- The Washington Times - Wednesday, March 7, 2018


Careful, President Trump. Kim Jong-un has passed the word that he’s in the “can we talk?” mood.

The North Korean leader says he wants to talk about turning in his nukes for some late-model plowshares.

He’ll consider doing that if Mr. Trump guarantees the continued existence of Mr. Kim and his regime till natural death parts them — if it does.

While there are many reasons to think dictator Kim Jong-un is gaming us and will not de-nuke North Korea, there’s only one imaginable reason why someone in his position might actually consider unilaterally denuclearizing.

The reason, we’re expected to believe, is the poor soul can’t bear to let his people starve in the cold and dark because the U.N. economic sanctions against him are totally crippling his economy.

But Mr. Kim, whose country ranks 197th in per capita GDP, is willing to starve his people in the cold and dark and to spend the food-and-fuel money on nukes and missiles, the U.N. reports.

Why would he bring misery to his fellow North Koreans? Because, pound for pound and dollar for dollar, Kim may well be a more vile, amoral dictator than either Joe Stalin and Mao Zedong. Check out his record on your web browser.

Mr. Kim is like everyone else in at least one way: He cottons to things that serve his interests. 

It doesn’t serve his interest to give up his nukes. Doing so would make him just another one of that vanishing breed of failed Marxist true-believers, brutally running a corrupt, third-world s–hole that can’t keep the lights on or food on its people’s tables.

With nukes, he gets to play on the world stage. He also gets to try his hand at toying with the leader of the Free World.

The Kim family of dictators have had the U.S. over a barrel from the start.  When we took their nuclear advances seriously, we thundered “Stop or else.” They nodded — and played us for dithering fools, They signed nonproliferation agreements, unsigned them, stalled, stalled and stalled. All the while, the dirty little secret has been that there was and is no “Or else.”  

The North has 15,000 cannons and rocket launchers hidden in granite mountain faces. They’re primed to destroy thousands of South Koreans in the first minutes of a U.S. airstrike aimed at taking out the North’s nuclear facilities.

That was always true. Now, according to Defense Secretary James Mattis, North Korea has ballistic missiles that can hit “everywhere in the world.”  

Would Mr. Kim really do that — and invite a nuclear holocaust — just to retaliate for our going after him and his nukes?

Why not? What would he have to lose? 

He knows we’d get him on the first bombing runs or later if necessary — the way we got Saddam Hussein.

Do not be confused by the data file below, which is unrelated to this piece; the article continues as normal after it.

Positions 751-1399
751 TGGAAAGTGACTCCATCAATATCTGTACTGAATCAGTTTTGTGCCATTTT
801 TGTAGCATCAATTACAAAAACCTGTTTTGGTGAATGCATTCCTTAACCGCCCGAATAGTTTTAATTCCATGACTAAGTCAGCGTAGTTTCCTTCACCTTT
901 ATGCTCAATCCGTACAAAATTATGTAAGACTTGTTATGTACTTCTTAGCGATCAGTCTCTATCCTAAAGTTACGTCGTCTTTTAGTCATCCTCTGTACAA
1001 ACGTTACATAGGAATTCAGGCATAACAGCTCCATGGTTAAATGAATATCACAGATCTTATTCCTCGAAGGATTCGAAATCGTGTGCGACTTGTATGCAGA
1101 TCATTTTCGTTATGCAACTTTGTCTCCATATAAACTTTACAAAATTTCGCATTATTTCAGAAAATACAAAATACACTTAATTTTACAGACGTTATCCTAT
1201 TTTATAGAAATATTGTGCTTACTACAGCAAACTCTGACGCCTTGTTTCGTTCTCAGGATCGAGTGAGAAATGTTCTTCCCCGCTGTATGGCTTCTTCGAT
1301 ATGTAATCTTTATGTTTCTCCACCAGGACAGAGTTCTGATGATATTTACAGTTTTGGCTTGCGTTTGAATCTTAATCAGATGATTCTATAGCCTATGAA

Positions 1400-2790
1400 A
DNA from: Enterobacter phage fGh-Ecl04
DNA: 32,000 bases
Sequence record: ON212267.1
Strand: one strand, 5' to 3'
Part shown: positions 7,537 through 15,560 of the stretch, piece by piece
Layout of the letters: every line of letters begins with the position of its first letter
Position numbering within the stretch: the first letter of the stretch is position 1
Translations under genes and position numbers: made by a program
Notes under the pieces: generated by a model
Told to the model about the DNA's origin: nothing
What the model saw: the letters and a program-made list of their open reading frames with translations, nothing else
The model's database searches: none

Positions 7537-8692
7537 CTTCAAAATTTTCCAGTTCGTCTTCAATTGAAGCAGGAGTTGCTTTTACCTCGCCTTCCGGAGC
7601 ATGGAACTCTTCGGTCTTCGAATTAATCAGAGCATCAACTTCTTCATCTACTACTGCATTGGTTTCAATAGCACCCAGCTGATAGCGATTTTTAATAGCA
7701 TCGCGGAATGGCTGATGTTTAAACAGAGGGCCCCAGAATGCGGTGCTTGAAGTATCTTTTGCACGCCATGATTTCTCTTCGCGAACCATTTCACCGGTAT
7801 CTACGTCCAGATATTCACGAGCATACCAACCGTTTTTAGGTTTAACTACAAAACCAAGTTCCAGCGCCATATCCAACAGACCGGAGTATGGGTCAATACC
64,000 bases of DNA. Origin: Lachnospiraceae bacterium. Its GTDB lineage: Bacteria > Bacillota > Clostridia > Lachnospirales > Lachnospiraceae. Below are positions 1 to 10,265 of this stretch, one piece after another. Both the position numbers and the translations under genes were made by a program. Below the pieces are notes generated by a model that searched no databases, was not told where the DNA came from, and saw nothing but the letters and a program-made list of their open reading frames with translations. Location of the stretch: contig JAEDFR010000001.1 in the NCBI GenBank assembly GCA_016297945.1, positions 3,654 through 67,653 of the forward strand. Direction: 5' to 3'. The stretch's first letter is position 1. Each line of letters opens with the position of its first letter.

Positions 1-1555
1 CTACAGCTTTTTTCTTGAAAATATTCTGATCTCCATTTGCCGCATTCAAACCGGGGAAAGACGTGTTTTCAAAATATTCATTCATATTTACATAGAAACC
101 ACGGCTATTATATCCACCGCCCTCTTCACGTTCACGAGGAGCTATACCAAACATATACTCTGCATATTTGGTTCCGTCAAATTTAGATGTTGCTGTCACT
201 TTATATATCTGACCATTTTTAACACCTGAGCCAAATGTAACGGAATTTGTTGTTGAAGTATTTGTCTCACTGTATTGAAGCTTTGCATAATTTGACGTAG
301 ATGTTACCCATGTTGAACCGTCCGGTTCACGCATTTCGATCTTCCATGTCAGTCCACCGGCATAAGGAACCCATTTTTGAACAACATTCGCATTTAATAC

But for now, he’s got us all in a box, including Mr. Trump, who long ago said he’s ready to sit down with anyone to talk peace.

So if Mr. Trump says he won’t meet with Mr. Kim because he knows the man is full of it, it’ll look bad. Mr. Trump will get hammered for not giving peace a chance.

If Mr. Trump does sit down with Mr. Kim, that too will look bad. The leader of the Free World dignifying this monster and congenital liar by treating him as an equal?  

Inevitably, handed that face-to-face meeting, Mr. Kim will take us all for a ride. He’ll say he’ll de-nuke but only if his regime is guaranteed a permanent and secure existence.

To do that, the U.S. and South Korea would have to stand down militarily in ways Seoul and certainly Washington have never stood down for anybody.

Mr. Kim will demand other concessions that are just as inherently a no-go.

Mr. Trump will come home emptyhanded, looking bad and in the full knowledge he has been had.

The way out of this trap is for Mr. Trump to start playing Mr. Kim.

Ask him what’s his bottom line on concessions from Washington and Seoul before any meeting takes place.

Will he guarantee that he will not suddenly demand more concessions at a meeting?

Will he permit unlimited, unannounced U.N. inspections 24/7?

Will his police-state apparatus allow the North Koreans people unfettered Internet and broadcast access to the outside world?

Will he stop imprisoning foreigners accused of spying and instead simply deport them?  


Then sorry, Mr. Leader-for-Ever, no face-to-face with POTUS. Keep your nukes — and stay awake at night in expectation of the unexpected from the unpredictable commander-in-chief of the mightiest military on earth.

• Ralph Z. Hallow, chief political writer at The Washington Times, has covered Washington since 1982.



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